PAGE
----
News National Food for thought: Why Victorians won’t go hungry during lockdown

Food for thought: Why Victorians won’t go hungry during lockdown

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Victorians will still have enough food to eat even as Stage 4 restrictions threaten to squeeze the state’s supply chain, experts say.

But shoppers will still have to brace for some changes.

Victorian Premier Daniel Andrews has moved to quell fears of empty shelves after industry groups and the federal government raised concerns the new rules may hinder supplies.

From midnight on Sunday, supermarket distribution centres and medical warehouses must reduce their capacity by a third to comply with the restrictions.

Under other deals, red meat processors will operate at 66 per cent of capacity, although abattoirs with 25 or fewer staff will be exempt.

Poultry producers will reduce to 80 per cent capacity.

Don’t panic!

With less staff allowed in factories or abattoirs, some industry groups fear they won’t be able to meet the demand of Victorians in lockdown.

But Dr Flavio Macau, senior lecturer in supply chain management at Edith Cowan University, said we shouldn’t be worried.

Partly because only Victoria is in lockdown. Not the whole of Australia.

“We are not seeing a lockdown at a country level, so you can reorganise your supply chain and bring in excess capacity from other states into Victoria,” he told The New Daily. 

“It’s the decision of the supply chain, not the states or premiers.

“It’s about these big businesses making their decisions to serve their customers in all their markets.”

Plans are under way in South Australia – home to most of Australia’s toilet paper manufacturing – to manage supply issues related to the Victorian lockdown.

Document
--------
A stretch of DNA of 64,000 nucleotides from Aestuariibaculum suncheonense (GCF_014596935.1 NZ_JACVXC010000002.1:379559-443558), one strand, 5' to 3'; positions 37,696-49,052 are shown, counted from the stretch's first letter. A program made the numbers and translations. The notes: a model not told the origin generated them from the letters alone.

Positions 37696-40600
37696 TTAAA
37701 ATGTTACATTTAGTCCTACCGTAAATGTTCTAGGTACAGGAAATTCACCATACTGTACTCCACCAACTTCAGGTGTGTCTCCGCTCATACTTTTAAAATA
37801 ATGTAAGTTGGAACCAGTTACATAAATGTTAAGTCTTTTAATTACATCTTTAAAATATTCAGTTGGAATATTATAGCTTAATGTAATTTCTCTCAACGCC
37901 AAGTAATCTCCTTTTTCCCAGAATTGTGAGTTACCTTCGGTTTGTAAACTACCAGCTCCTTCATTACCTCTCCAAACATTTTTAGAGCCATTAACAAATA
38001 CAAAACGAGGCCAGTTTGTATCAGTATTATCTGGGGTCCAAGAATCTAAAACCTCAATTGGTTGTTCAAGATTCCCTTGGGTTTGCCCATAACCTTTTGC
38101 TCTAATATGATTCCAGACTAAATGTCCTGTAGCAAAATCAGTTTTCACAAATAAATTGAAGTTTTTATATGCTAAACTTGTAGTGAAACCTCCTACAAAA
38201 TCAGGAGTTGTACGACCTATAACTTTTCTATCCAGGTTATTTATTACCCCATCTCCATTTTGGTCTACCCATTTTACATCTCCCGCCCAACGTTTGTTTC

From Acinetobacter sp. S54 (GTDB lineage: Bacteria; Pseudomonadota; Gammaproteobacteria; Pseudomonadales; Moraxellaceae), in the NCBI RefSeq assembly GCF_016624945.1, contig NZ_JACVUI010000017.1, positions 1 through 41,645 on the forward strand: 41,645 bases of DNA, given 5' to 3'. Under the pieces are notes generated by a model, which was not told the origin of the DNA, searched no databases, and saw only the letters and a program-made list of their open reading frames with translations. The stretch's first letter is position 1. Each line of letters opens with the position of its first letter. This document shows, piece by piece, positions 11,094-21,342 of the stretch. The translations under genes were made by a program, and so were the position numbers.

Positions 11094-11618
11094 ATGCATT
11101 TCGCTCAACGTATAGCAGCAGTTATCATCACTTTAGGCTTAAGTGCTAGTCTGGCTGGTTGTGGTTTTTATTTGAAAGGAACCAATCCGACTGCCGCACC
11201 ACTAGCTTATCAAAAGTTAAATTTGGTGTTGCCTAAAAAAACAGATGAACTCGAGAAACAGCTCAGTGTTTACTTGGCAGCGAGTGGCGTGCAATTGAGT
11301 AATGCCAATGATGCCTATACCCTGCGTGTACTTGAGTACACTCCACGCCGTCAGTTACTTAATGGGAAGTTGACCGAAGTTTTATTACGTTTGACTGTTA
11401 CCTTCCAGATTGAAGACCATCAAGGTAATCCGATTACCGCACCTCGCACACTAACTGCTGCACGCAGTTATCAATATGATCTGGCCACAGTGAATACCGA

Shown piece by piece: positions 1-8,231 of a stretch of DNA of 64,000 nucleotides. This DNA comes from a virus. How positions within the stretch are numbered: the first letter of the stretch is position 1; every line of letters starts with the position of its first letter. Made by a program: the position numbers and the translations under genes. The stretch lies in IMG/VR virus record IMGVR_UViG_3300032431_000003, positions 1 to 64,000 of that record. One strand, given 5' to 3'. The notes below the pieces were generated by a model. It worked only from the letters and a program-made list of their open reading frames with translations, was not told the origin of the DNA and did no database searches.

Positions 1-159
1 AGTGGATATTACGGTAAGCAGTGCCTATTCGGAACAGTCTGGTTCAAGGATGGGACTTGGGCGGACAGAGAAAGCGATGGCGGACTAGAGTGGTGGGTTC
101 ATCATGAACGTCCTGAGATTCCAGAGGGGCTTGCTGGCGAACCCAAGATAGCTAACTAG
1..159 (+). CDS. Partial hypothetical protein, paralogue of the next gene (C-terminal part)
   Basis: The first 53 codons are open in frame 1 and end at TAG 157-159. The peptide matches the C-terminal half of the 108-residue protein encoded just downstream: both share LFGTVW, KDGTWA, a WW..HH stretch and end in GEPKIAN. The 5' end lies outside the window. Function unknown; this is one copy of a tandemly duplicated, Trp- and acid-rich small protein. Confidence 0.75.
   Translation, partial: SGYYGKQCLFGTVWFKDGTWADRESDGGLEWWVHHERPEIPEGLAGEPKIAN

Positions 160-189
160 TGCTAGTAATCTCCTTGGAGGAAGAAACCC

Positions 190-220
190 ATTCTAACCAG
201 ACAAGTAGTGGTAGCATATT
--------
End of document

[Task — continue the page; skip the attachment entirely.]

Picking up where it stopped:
In a bulletin to local producers, Food South Australia said the situation continued to be “highly dynamic”, with a heightened risk likely in SA in the coming weeks.

Businesses in other states and territories can pick up some of the slack, but exclusively looking to its neighbours isn’t a quick fix.

It will take time to restructure supply chains, while moving tonnes of meat from an abattoir in Queensland to Melbourne could take up to a week.

We’re all in this together

Major supermarkets like Woolworths, Coles, IGA and Aldi all buy from national suppliers, so it is in their best interests to make sure Victorian supermarket shelves are adequately stocked.

That’s according to Curtin University associate professor of supply chain and networks Paul Alexander.

“Our companies, being national, will tend to make those decisions for us and provide the same level of service as much as they can across the nation,” he told The New Daily. 

“They’re on the phones all over the country trying to make up the shortfall.”

woolworths coles supermarket deliveries
Inside Woolworths’ new delivery hub in Melbourne’s Notting Hill. Photo: Woolworths

He added this rapid restructuring of Victoria’s supply chains may lead to minor shortages in supermarkets in other states and territories.

“But I can’t see everybody rioting in the streets here because we have shortages that can be related to the Victorian situation,” he said.

“This is our problem just as much as everything else – we’re operating as a nation.”

What can you expect?

However, Victorians may not be able to find all their favourite products on supermarket shelves.

“You’ll have all the basic stuff, but you might not have all the variations as well,” Associate Professor Alexander said.

“If everybody is calm and thinks about everyone else, it will probably take 10 to 20 days to balance it all up again.”

The price of some items might also increase due to the added costs of moving stock from interstate.

What can I do to help?

Stay calm and only buy what you need.

There is no reason to fill up your trolley with three months’ worth of toilet paper or canned tomatoes.

All that does is disrupt the supply chains of supermarkets, butchers and grocery shops.

“Supermarkets like Coles and Woolies are very good at predicting demand in every shop they have for tomorrow and the next day,” Associate Professor Alexander said.

“When people panic-buy, the shops do not know what they’re going to buy tomorrow. Do they just purchase a huge amount and restock?

“If they’re not sure that’s what the new demand is, they might not take that risk.”